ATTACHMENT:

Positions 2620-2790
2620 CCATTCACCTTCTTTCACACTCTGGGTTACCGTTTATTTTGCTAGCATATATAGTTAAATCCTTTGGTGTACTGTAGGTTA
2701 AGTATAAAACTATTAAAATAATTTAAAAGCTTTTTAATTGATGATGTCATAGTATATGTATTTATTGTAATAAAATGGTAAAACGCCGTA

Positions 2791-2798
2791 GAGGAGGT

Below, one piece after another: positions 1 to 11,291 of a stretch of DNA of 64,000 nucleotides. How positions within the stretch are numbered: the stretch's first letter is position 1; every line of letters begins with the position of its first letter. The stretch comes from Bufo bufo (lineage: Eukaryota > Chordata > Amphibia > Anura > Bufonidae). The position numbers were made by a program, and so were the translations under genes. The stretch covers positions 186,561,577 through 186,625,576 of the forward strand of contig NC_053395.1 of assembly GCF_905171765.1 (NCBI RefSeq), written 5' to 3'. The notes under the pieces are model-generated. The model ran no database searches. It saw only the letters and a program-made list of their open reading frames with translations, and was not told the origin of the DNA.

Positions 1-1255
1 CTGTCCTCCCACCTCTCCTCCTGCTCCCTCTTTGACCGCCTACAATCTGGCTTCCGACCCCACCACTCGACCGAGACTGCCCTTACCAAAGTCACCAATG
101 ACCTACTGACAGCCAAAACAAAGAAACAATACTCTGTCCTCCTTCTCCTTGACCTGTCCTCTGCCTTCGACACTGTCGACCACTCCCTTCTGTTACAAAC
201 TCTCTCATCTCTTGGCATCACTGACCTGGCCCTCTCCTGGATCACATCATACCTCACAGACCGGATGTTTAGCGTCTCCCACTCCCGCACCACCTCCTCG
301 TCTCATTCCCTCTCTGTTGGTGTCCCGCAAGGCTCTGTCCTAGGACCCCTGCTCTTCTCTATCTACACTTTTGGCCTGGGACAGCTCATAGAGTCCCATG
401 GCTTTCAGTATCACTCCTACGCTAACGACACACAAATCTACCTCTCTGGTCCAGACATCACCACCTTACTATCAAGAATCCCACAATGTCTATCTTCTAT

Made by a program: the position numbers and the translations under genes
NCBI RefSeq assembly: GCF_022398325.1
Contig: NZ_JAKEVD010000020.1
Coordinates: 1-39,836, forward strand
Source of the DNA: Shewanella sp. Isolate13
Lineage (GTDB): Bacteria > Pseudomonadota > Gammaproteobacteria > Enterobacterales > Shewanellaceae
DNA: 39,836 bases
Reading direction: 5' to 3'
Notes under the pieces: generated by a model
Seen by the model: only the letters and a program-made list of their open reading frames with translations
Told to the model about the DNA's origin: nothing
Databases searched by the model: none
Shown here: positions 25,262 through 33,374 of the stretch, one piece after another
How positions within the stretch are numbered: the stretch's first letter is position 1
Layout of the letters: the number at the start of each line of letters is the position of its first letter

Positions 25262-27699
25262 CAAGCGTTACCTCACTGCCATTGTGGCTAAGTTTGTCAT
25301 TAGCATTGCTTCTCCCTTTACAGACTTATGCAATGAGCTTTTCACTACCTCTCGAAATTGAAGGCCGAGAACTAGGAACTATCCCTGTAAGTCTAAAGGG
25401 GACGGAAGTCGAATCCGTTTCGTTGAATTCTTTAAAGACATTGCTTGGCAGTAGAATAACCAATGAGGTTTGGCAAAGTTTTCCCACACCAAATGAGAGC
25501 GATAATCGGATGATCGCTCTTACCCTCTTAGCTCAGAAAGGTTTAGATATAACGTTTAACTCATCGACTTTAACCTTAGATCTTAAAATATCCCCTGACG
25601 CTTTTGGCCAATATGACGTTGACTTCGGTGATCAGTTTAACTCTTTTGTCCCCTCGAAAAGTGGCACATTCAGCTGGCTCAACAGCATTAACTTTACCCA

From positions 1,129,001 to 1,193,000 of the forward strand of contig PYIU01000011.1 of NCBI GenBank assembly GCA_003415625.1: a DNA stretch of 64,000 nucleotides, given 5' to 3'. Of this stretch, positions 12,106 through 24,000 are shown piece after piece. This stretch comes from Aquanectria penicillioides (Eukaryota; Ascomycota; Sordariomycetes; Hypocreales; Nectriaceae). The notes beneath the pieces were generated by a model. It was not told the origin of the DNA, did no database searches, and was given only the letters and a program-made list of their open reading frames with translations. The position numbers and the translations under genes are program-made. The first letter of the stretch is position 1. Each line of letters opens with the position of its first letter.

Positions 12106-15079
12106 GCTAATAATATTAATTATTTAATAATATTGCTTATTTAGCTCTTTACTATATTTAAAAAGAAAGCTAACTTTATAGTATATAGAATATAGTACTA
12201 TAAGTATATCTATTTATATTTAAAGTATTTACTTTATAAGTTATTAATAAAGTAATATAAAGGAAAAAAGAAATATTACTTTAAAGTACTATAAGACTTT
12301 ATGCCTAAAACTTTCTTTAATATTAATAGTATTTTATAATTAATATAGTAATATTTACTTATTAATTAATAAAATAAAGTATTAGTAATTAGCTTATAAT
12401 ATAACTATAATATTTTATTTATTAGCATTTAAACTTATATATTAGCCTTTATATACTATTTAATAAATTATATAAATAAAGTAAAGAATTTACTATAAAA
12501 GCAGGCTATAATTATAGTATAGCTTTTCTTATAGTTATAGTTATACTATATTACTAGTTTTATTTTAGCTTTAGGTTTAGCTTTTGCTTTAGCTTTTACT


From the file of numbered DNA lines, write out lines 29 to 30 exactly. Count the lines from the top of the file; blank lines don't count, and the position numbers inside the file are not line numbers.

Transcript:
25262 CAAGCGTTACCTCACTGCCATTGTGGCTAAGTTTGTCAT
25301 TAGCATTGCTTCTCCCTTTACAGACTTATGCAATGAGCTTTTCACTACCTCTCGAAATTGAAGGCCGAGAACTAGGAACTATCCCTGTAAGTCTAAAGGG